"I care deeply about this profession, but I don't want to be a veterinarian, and I don't want to be mistaken for one," she said. "But frankly, I've felt far more isolated as a Black woman working in an overwhelmingly white and overwhelmingly male space. Discomfort isn't quite the right word, but it's very clear that I'm not like them.
"But that's my life experience," she continued, "so I'm not going to trip over that space."
'Who's black? I have brown skin'
Photo courtesy of Lisa Greenhill
Greenhill and her younger sisters Karen (left) and Monica never considered careers in veterinary medicine. Karen works as an elementary school teacher and Monica is a manager at Google.
Greenhill grew up in 1970s segregated Richmond, Virginia, the daughter of Edward, a DuPont mechanic, and Angela, a homemaker who later worked in human resources. It was in preschool, Greenhill said, that she remembers learning that skin color mattered. A classmate's mother had openly chastised her daughter for playing with Greenhill, the "Black kid."
"It's one of my earliest memories," she recalled, "and I thought, 'Who's black? I have brown skin.' "
Her parents pulled her from the program and enrolled her in one that was more racially diverse, encouraging pride in her skin color while recognizing the unfairness of society. At home, they often spoke of racial inequities, acknowledging that they intentionally gave their daughters nondescript anglicized names.
Greenhill gets a kick out of it. "We call them our soap opera names," she laughed before turning serious. "They didn't want our ethnicity to affect treatment and opportunities; they wanted us not to be judged on paper."
As a middle schooler, Greenhill bused with her sisters across town to a district with a record of higher academic achievement. It was in a whiter part of town, where racial tensions ran high. "There were salt n' pepper wars," she recalls. "It was a time of racial reckoning, and people acted on the values they were learning in their homes."
But Greenhill was a good student, which she says cushioned her experience. "We were all bright and identified as gifted early on, and that smoothed a lot of our path," she said. "It's easier to succeed in those environments. I had wonderful teachers."
After high school, Greenhill accepted an academic scholarship to George Mason University in Virginia. She abandoned her original plan to become a lawyer after taking internships on Capitol Hill, first with Rep. Tom Bliley, chair of the Ways and Means Committee in the early 1990s.
"I didn't agree with his politics at all, but I learned a lot," Greenhill recalled. "I loved the Hill. I loved the policy work and politics, so I don't regret the experience [working with Bliley] ... it changed the trajectory of my life and my career."
During her senior year, Greenhill went to work for Rep. Cynthia McKinney, a Black politician and activist from Georgia, and thrived. "I worked on tobacco policy and health education," she recounted. "Richmond is a port city for tobacco and half of my family worked for Phillip Morris. I was still pretty young, but I understood the economics around tobacco and I really understood what it was like to economically rely on it."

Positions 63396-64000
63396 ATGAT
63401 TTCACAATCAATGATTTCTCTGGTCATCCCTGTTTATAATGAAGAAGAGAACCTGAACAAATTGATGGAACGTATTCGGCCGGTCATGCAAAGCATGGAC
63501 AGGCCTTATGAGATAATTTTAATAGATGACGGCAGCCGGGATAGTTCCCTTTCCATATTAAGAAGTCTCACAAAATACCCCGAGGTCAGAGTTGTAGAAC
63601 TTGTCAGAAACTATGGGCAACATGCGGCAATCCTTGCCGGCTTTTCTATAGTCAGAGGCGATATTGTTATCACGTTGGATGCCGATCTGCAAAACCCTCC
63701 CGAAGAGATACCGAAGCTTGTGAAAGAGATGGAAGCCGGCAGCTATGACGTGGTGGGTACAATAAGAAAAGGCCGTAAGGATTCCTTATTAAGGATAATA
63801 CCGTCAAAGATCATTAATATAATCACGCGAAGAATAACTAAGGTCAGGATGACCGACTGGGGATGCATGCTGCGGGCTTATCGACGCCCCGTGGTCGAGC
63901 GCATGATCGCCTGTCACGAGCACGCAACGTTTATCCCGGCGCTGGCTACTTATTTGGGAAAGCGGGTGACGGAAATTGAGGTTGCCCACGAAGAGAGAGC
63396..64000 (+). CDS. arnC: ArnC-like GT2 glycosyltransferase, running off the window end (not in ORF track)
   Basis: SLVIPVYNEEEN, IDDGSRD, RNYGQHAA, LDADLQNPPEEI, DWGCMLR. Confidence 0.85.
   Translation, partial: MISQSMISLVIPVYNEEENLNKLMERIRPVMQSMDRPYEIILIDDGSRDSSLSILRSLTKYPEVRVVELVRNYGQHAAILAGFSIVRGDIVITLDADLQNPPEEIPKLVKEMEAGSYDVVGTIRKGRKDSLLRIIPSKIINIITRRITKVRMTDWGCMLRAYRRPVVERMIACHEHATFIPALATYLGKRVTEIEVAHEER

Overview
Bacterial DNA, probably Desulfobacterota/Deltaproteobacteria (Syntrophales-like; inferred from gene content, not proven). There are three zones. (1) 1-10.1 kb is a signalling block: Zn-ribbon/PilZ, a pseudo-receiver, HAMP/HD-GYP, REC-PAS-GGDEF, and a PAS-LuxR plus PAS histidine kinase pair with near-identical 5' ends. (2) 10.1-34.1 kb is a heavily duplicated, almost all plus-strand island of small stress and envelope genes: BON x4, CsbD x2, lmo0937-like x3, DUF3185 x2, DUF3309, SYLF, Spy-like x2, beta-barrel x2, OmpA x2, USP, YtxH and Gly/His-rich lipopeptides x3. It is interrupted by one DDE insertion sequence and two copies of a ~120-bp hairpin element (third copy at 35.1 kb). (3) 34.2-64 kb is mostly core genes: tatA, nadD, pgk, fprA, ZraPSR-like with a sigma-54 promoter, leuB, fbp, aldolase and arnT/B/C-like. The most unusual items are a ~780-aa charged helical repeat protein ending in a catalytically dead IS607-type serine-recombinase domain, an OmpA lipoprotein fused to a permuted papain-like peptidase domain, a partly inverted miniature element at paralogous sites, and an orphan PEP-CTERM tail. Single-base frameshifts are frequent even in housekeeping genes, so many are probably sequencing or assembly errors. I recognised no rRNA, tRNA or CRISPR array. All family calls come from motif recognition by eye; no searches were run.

Soon after graduating in 1995, she was hired by then-AAVMC Executive Director Dr. Lester Crawford as a legislative administrative assistant. She left three years later to pursue her master's degree, then worked as a research associate for the American Indian Higher Education Consortium.
She went back to AAVMC in 2000, at the behest of Dr. Curt Mann, who had taken over for Crawford, hired to lead the U.S. Food and Drug Administration. But her stay was short-lived. The AAVMC had been a victim of embezzlement and was at the brink of collapse. When Greenhill's paycheck bounced in early 2001, she left.
"I had a house in escrow, it was closing, and I had bills to pay," she recalled. "It was a devastating period."
Greenhill landed at the Association of Women's Health, Obstetric and Neonatal Nurses, where she worked as a legislative manager until Dr. Larry Heider, at the helm of the AAVMC in 2004, lured her back to lead the organization's diversity endeavors. She was the first person to be hired at any veterinary medical organization in a full-time, permanent position to promote diversity.
Photo courtesy of Lisa Greenhill
Greenhill's daughter Leanndra, now 19, graduated from a small military boarding school in Virginia, where she was in the Junior Reserve Officers' Training Corps for the Air Force. Before sending her, Greenhill made sure other students of minority backgrounds attended the program.
"I'm so proud of Dr. Heider, that he had that vision," Greenhill said. "We launched DiVersity Matters and it was a big moment for veterinary medicine. He had decided that this is where the future is, and we need to be a part of it. It was incredible foresight that really put us on the path we are now."
Along the way, she's cultivated a network of Black veterinarians and academicians who've acted as mentors, including her friend Patricia Lowrie, former director of the Women's Resource Center at Michigan State University; and veterinary college deans such as Drs. Philip Nelson (Western University), Willie Reed (Purdue University), Ruby Perry (Tuskegee University) and Michael Blackwell (formerly at the University of Tennessee, now with the Humane Society Veterinary Medical Association).
"They mentored and coached me, supported me, cheered for me and defended me," Greenhill said. "I wouldn't be here but for them."
One mark of success
As the world evolves on the topic of diversity, more veterinarians of color are speaking out about their experiences with discrimination in the profession, and more white veterinarians are ready and willing to listen.
Greenhill is elated, taking it all in.
"I tell people a lot that one mark of success on this journey is that I don't have to be in the room all the time for folks to do right by this topic," she said. "The fact that I no longer have to be present for there to be a robust conversation about diversity and inclusion, that says a lot about how far we've come. People are really starting to give voice to the issue, because it's not just my job. It's everybody's job."